Architectural Painting in the Netherlands
In keeping with Protestant doctrine, churches in the Northern Netherlands were typically devoid of paintings and sculpture and systematically whitewashed. Dutch artists, such as Pieter Saenredam, created a distinctive type of painting depicting these bare interiors with spare geometry and suffused light. In contrast, Flemish artists painted Roman Catholic church interiors full of devotional objects and religious ceremony.
When depicting architecture, whether urban views or serene church interiors, artists constructed their paintings based on the careful application of perspective. While most artists prepared detailed studies, the finished works are often not accurate representations of reality. Some painters of church interiors excluded elements deemed compositionally unsuitable, such as pews and pulpits.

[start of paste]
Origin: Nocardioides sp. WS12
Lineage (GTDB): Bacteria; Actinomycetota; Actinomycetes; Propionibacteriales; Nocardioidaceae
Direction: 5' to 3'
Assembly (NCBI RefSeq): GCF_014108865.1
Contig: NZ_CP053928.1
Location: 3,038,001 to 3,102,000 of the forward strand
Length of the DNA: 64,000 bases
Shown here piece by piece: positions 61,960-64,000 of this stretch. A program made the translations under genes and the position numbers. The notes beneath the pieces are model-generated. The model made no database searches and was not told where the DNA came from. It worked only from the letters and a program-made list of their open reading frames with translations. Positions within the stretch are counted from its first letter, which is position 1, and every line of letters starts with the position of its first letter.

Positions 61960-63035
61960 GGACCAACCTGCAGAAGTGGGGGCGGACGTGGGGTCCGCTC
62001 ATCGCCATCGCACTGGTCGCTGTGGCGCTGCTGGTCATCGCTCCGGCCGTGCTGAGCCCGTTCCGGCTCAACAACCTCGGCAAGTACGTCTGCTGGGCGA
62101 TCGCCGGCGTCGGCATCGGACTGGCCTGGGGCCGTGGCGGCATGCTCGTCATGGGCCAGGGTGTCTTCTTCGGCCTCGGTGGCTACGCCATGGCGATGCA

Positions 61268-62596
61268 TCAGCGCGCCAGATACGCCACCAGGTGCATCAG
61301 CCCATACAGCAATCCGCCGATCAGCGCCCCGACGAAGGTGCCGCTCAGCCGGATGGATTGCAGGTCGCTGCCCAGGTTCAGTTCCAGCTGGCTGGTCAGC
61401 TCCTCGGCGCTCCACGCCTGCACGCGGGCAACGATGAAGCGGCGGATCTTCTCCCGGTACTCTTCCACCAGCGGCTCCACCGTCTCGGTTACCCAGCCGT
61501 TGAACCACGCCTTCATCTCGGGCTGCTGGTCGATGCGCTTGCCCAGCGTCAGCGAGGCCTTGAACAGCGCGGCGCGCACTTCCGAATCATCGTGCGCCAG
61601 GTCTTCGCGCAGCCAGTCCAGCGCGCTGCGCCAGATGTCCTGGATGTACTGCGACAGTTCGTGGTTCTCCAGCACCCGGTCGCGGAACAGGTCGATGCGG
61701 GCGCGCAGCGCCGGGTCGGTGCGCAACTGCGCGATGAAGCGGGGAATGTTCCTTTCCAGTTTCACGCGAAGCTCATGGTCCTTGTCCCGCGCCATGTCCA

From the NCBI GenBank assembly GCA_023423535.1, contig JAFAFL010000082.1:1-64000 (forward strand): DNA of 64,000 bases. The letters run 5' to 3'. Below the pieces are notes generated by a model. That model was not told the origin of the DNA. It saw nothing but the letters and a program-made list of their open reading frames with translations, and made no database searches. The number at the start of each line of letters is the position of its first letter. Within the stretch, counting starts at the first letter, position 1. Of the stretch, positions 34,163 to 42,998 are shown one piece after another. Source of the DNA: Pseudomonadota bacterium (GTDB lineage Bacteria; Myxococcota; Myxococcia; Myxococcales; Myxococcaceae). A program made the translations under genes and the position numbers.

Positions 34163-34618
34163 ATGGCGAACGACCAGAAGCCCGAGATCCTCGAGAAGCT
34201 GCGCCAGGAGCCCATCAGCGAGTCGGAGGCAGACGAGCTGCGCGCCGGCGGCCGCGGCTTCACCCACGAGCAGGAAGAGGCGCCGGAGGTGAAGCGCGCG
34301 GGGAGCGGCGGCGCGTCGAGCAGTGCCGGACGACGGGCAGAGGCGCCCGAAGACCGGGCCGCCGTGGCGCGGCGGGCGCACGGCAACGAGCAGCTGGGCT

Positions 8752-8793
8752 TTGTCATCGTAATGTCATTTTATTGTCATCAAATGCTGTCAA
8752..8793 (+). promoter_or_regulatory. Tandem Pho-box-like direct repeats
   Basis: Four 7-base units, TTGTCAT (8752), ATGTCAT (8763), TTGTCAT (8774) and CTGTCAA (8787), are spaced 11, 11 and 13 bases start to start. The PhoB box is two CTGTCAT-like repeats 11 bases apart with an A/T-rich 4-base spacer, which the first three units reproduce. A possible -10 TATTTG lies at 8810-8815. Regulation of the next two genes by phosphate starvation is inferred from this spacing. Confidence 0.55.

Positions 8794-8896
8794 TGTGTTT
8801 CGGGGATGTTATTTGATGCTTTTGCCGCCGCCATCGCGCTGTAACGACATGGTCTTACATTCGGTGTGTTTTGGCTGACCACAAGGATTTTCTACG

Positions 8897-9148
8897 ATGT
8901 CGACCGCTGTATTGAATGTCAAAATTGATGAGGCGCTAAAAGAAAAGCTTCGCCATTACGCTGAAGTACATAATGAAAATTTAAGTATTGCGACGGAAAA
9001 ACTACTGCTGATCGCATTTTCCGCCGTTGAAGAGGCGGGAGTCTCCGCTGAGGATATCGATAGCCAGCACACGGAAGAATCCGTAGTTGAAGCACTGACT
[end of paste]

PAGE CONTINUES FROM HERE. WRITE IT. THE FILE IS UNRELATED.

Brilliant effects of light and spatial illusionism ensured that 17th-century architectural paintings from the Northern and Southern Netherlands had an impact on artists and collectors well into the 19th century.